Amazon has long touted its speedy Prime delivery services as a key reason to sign up for the program, among the various other perks. However, coronavirus concerns have yielded shipment delays for a variety of products deprioritized by the tech giant.
In response to the current health crisis, Amazon announced lower shipping priorities for “inessential” goods, as it focused on shipping things that fall into six designated “vital” product categories, like health and household wares and medical supplies. This has begun to affect goods that fall outside of the spectrum, as customers and Amazon sellers alike recently took note of extended delivery dates.
Specifically, on March 22, Twitter users began to notice several items — as varied as guitar cables, espresso machines and false eyelashes — showing delivery dates of April 21. The items are in-stock and ready to ship with Prime, which usually only takes two days; however, delivery may now take anywhere from five days to a month.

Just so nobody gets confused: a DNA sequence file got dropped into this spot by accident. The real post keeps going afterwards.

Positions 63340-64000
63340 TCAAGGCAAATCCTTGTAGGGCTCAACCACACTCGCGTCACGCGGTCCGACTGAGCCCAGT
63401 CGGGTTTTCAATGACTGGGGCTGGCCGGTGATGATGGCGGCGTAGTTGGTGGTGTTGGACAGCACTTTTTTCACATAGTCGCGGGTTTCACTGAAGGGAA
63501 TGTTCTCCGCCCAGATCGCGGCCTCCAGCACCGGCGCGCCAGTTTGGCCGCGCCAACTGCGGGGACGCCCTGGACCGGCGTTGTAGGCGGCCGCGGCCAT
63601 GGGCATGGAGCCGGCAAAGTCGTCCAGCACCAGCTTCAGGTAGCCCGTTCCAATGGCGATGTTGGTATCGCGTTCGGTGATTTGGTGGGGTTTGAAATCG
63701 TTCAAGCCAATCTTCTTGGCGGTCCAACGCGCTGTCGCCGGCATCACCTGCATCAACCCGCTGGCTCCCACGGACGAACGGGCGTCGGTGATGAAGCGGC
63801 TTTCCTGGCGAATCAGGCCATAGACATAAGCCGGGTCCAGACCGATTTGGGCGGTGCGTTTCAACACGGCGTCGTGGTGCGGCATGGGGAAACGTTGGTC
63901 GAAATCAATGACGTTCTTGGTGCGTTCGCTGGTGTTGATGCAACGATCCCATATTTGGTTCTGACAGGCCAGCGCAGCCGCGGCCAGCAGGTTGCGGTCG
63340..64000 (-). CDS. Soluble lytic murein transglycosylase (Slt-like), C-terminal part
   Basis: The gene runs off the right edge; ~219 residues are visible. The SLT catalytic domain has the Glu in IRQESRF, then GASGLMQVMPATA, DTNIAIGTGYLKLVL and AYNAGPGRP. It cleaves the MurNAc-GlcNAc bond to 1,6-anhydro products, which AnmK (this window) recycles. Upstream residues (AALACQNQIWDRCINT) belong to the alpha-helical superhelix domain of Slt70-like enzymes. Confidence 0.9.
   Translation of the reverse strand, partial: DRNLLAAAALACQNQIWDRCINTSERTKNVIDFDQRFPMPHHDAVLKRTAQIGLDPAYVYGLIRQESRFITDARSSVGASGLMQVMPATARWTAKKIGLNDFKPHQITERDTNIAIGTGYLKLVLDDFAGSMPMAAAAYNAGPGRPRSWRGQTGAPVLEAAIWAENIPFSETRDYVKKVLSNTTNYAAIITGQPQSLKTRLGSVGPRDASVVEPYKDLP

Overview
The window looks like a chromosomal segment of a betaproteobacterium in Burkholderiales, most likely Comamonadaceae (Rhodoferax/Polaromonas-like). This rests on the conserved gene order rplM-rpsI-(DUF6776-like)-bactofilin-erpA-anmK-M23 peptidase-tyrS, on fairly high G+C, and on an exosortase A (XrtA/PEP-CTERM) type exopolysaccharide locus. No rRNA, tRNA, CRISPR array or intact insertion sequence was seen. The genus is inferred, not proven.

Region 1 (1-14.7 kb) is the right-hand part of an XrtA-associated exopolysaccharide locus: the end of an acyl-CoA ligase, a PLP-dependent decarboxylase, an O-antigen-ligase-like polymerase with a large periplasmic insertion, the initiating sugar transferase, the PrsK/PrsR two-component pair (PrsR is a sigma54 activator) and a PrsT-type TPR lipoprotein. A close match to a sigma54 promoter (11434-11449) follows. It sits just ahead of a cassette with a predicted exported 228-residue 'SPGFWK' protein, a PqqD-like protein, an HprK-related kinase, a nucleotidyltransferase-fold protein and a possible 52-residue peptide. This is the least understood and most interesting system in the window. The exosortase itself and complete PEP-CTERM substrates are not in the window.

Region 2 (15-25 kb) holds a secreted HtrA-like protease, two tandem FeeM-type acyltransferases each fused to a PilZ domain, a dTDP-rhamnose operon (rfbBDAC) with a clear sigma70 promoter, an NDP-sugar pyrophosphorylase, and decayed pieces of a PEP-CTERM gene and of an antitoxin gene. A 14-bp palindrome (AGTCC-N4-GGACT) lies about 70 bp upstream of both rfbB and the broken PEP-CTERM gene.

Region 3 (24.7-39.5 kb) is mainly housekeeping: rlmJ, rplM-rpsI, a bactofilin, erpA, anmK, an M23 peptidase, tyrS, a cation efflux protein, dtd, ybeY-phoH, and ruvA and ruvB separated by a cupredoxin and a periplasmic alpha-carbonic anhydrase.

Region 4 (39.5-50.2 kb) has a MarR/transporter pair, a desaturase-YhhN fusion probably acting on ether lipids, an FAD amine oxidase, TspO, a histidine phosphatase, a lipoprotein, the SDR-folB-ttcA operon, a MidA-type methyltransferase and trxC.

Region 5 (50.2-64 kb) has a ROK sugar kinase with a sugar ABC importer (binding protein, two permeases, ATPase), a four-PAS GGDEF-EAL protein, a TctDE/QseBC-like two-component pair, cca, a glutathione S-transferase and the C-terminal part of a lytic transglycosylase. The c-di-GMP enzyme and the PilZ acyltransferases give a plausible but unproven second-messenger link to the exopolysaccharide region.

An Amazon spokesperson confirmed to Vox’s Recode that the delayed dates are accurate and indicative of the struggle facing Amazon’s delivery services. “To serve our customers in need while also helping to ensure the safety of our associates, we’ve changed our logistics, transportation, supply chain, purchasing, and third-party seller processes to prioritize stocking and delivering items that are a higher priority for our customers,” the spokesperson relayed in a statement. “This has resulted in some of our delivery promises being longer than usual.”
Not only is this likely to affect customers seeking any deprioritized products, but Amazon sellers offering goods that fall outside of the spectrum may soon have difficulty moving product. In the meantime, Amazon is looking to hire over 100,000 employees to aid in packaging, shipping and delivering.